(Note: Sex and gender exist on spectrums. In this post, we be using the term ‘male’ and ‘female’ to refer to sex assigned at birth.)
When it comes to testosterone, most people just think of it’s as a ‘guy thing’ but in actuality, it’s not. What’s often overlooked is that the hormone testosterone is important for women as well, as they too produce testosterone. The main difference is that in females that happens in the ovaries and the adrenal glands and the testosterone produces plays a significant role in female sexual desire as well as overall health and well-being.
Males, however, have about fifteen times more testosterone coursing through their systems than women do, and it is vital to their healthy libido, as well their ability to maintain muscle mass, bone density and just being able to get through life, most of the time anyway, feeling reasonably optimistic and energetic.
So, although my thoughts here on the subject of low testosterone, are more aimed at men, it is for women too, and offers some food for thought on how to keep your testosterone tank from running on empty. So, let’s fire up the engines:
The testosterone struggle is real.
First up, if you’ve ever been bombarded by those TV ads nattering on about “Low T” or websites that offer supplemental testosterone prescriptions like they were candy, you might be tempted to think the whole business built around the world of low testosterone is a scam. But it’s not.
The problem of not having enough is very real – even if the solution they’re pushing, for most men, is rarely the right one. What guys don’t hear on the TV ads is that when you take control of your lifestyle, most importantly, your body weight, your sleeping habits and your exercise, you can bring back your testosterone levels to a more youthful and healthy place without getting lost in a sea of patches, gels and injections. We’ll get to them in a moment. But first, let’ take a closer look at the problem of low testosterone.
The slide starts sooner than you may think.
Whereas women’s primary sex hormone, estrogen, stays at a fairly steady level until it drops dramatically at menopause, testosterone levels, for most men, decline slowly and steadily from their thirties on, roughly by about 1% a year. While some of this drop is likely inevitable, the important thing to keep in mind is that most of it isn’t caused by aging per se but by how we age: how we eat, how we sleep, how we exercise. In other words, if you’re eating crap, burning the candle at both ends and don’t move much, don’t expect to be brimming with testosterone as your 40’s approach.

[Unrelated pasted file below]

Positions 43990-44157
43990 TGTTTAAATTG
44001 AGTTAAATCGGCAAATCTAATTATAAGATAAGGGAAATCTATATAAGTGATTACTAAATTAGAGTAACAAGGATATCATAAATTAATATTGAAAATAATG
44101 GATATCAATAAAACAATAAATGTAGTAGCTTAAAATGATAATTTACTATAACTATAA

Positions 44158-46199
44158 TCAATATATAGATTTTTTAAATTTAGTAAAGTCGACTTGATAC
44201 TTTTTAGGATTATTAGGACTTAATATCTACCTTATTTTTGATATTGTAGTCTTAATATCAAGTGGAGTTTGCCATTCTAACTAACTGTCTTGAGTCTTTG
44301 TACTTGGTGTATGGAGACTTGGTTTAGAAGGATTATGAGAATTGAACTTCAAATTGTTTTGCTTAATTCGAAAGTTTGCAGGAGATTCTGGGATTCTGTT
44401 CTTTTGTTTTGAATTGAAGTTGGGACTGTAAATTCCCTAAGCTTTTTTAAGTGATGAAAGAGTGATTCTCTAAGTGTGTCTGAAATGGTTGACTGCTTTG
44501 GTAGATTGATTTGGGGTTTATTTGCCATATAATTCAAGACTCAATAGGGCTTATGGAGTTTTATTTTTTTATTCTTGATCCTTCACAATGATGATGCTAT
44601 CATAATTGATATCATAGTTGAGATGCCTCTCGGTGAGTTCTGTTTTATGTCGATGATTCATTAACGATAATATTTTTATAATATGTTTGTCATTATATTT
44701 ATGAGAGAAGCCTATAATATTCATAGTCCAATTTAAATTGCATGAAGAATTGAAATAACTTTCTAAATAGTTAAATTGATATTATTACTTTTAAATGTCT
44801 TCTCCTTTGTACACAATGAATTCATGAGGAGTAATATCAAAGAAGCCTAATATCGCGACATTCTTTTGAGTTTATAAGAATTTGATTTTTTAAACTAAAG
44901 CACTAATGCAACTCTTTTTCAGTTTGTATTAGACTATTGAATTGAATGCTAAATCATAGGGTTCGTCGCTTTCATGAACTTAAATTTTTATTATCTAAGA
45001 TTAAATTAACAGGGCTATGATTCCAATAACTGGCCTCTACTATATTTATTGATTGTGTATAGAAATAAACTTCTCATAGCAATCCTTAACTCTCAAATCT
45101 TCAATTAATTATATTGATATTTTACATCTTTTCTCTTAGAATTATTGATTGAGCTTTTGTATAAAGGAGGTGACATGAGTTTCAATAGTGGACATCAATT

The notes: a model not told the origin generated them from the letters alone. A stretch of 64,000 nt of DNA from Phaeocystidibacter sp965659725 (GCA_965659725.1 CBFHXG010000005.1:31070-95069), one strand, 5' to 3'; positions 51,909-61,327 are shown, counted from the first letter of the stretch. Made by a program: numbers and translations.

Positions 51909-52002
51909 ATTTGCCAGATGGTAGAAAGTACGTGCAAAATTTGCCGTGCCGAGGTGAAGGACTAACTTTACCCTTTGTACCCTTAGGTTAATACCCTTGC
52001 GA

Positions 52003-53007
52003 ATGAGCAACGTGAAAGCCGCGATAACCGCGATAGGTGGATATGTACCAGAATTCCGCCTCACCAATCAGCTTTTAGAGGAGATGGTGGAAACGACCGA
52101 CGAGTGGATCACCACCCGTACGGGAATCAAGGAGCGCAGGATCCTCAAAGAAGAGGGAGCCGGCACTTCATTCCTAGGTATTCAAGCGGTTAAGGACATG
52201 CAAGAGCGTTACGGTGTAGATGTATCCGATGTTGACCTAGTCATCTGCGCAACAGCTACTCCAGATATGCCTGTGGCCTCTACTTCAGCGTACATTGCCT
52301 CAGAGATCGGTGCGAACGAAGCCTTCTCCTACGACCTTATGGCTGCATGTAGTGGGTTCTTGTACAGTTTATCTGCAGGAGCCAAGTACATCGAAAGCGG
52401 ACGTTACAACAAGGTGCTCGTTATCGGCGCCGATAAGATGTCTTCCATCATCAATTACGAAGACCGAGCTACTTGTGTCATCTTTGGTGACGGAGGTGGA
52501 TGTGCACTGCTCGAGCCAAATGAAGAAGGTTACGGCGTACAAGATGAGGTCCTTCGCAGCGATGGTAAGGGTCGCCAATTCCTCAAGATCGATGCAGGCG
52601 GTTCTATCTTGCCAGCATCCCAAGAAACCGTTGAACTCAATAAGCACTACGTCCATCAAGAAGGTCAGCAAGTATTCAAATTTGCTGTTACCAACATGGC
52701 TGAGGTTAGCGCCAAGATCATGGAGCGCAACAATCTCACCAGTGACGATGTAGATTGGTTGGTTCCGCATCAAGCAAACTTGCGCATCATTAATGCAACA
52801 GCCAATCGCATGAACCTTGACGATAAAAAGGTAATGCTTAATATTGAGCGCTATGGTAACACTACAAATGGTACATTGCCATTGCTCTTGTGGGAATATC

The numbers aren’t quite what they seem.
About a quarter of American men have total testosterone levels that mainstream medicine regards as low-normal: the number comes back from the lab in the 200-300 range. By itself, the number is almost meaningless. If your sex drive, your energy and your mood don’t feel radically different than when you were in your twenties, you’re fine. The testosterone circulating in your system is doing what it’s supposed to do. But, if you have a nagging sense that you’re ‘not the man you used to be’ – you’re dragging, your physique is sagging, you’re in the dumps – then low testosterone levels could be a culprit that’s at least partly to blame. Some call these ‘middle-age blues’ or even ‘male menopause.’ So, whether your T number is 250 or 500, you still may be feeling the effects of a decline in testosterone from whatever your levels used to be.
Re-rev your engines in a healthy way.
The good news is that you can reverse the downward trend and reclaim your zest for life, and I recommend you start now! You can do a lot of the heavy lifting simply by incorporating a few healthy behaviors that will help slow the slide and get you back on a more positive testosterone track. Where to start? Try these techniques:
1) Lighten your load.
Probably the single most effective thing you can do to boost drooping testosterone production is to shed body fat. In case you need a little extra inspiration to drop a few pounds, here it is: research studies have found that a 10% drop in body fat can translate into an 100 point increase in total T levels. Like so much in health and wellness, it’s about finding the right balance. Fat secretes a hormone, aromatase, which cues the body to convert some of the testosterone in the system into estrogen, throwing off the sex hormone balance in men.
2) Don’t eat like a careless teenager.
Especially when you’re trying to lose weight, the key is to pack in as much nutrition and as few junky, unnecessary calories with each bite-ful as possible. So, cut aggressively eliminate or cut back on the refined carbs (sugar, flour, etc.) and go big on non-starchy veggies, especially the leafy greens, healthy fats and clean proteins. Keep processed foods far away from your lips. Make your morsels count, and think all nutrients, all the time. And taking it a step further and going keto may be worthwhile too. A recent meta-analysis of 7 studies with 230 patients showed that a keto diet increased testosterone levels.